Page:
Turning now to FIG. 11, a flow chart of a combined ultrasound scattering-optical backlighting detection technique useful for determining the presence of foreign material in a process stream is illustrated. Process 600 begins with the acquisition of multiple channels of ultrasound scattering data in action 610. The multiple channels of data correspond to ultrasound receivers at fixed spatial locations along the process flow path and can be acquired by any of the systems and techniques described herein.
A rolling average of the signal templates for each channel of data is then calculated in action 650. The rolling average is representative of scattering from the bulk material in the process stream and is subtracted from the acquired scattering data in action 640, with the resulting signals compared to associated thresholds in action 670. If a threshold criteria is met, an appropriate detection flag is set in action 680. As described above, the threshold criteria can be one or more receivers trained on overlapping process flow volumes exceeding associated thresholds. Accordingly, the particular detection flag that is set will depend on the spatial location of the receiver or receivers which triggered the flag. In action 690 information regarding the process flow rate and the overall time are used to calculate an appropriate delay, and a diversion valve is operated in action 692 to remove the foreign material from the process stream.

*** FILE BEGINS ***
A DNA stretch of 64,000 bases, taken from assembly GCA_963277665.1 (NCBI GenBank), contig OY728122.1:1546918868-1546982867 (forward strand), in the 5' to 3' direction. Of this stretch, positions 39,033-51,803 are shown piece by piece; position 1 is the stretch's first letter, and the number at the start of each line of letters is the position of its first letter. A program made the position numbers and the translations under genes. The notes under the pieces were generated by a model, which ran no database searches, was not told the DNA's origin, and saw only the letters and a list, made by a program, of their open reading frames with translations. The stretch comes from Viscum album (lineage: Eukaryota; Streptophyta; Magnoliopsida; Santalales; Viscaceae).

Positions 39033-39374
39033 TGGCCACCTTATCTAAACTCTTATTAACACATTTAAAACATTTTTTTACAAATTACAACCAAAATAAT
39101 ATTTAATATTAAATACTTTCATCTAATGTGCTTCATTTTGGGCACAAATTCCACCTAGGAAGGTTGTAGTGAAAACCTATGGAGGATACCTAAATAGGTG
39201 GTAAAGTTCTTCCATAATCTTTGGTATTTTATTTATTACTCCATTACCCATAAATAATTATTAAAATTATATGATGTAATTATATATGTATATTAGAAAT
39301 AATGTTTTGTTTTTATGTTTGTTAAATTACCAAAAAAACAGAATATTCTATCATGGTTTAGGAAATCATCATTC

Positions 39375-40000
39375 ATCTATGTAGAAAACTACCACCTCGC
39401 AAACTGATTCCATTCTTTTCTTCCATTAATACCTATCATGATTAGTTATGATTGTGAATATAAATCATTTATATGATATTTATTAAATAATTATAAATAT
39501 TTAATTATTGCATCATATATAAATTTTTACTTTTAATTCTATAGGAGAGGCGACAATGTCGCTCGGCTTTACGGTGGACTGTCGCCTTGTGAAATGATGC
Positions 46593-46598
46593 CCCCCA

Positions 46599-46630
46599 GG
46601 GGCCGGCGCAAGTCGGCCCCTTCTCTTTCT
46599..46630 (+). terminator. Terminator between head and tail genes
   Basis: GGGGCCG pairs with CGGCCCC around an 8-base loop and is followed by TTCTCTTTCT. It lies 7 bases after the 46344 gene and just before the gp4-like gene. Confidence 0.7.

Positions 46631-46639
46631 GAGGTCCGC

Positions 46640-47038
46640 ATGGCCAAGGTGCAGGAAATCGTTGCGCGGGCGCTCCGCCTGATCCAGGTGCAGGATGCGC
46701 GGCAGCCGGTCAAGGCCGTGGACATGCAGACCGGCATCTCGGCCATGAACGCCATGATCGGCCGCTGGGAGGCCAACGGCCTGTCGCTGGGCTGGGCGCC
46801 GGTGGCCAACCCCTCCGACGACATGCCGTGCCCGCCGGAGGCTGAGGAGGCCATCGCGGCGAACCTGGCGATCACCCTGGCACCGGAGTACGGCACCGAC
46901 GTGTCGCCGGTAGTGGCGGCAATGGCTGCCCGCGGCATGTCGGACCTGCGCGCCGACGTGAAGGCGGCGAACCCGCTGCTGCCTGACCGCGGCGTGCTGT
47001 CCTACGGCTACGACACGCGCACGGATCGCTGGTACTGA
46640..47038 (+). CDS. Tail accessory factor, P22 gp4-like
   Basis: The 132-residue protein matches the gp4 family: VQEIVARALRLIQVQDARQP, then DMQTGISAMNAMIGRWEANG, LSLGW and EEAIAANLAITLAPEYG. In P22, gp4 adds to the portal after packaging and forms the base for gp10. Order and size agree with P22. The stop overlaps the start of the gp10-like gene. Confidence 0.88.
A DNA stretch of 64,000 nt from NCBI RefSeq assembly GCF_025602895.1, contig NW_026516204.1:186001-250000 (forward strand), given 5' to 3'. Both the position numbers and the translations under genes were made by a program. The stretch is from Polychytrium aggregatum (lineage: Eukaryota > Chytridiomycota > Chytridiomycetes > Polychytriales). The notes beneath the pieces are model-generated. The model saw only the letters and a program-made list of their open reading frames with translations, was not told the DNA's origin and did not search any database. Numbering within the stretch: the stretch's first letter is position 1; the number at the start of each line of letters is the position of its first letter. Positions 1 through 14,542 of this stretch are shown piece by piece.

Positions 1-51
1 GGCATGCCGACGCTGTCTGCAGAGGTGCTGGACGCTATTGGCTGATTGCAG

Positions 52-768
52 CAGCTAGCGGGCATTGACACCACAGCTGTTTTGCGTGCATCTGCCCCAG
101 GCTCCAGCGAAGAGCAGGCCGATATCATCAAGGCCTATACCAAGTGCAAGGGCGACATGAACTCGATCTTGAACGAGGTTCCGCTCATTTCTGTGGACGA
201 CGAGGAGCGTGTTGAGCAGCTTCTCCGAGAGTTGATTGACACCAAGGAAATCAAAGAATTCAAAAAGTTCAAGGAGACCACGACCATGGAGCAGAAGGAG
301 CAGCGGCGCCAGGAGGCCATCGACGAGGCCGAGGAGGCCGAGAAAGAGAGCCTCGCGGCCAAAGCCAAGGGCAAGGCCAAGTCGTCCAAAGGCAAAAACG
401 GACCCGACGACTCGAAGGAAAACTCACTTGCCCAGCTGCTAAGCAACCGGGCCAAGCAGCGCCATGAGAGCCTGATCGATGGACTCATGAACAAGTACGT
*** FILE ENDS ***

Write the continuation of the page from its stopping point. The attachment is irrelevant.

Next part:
The scattering data are also compared to a library of entries in action 630. The library contains entries corresponding to scattering signals from known occurrences of foreign material in the process stream. Upon finding a substantial match, for example with a trained neural network, a detection flag is set in action 680, a delay is calculate in action 690, and the diversion valve is operated in action 692.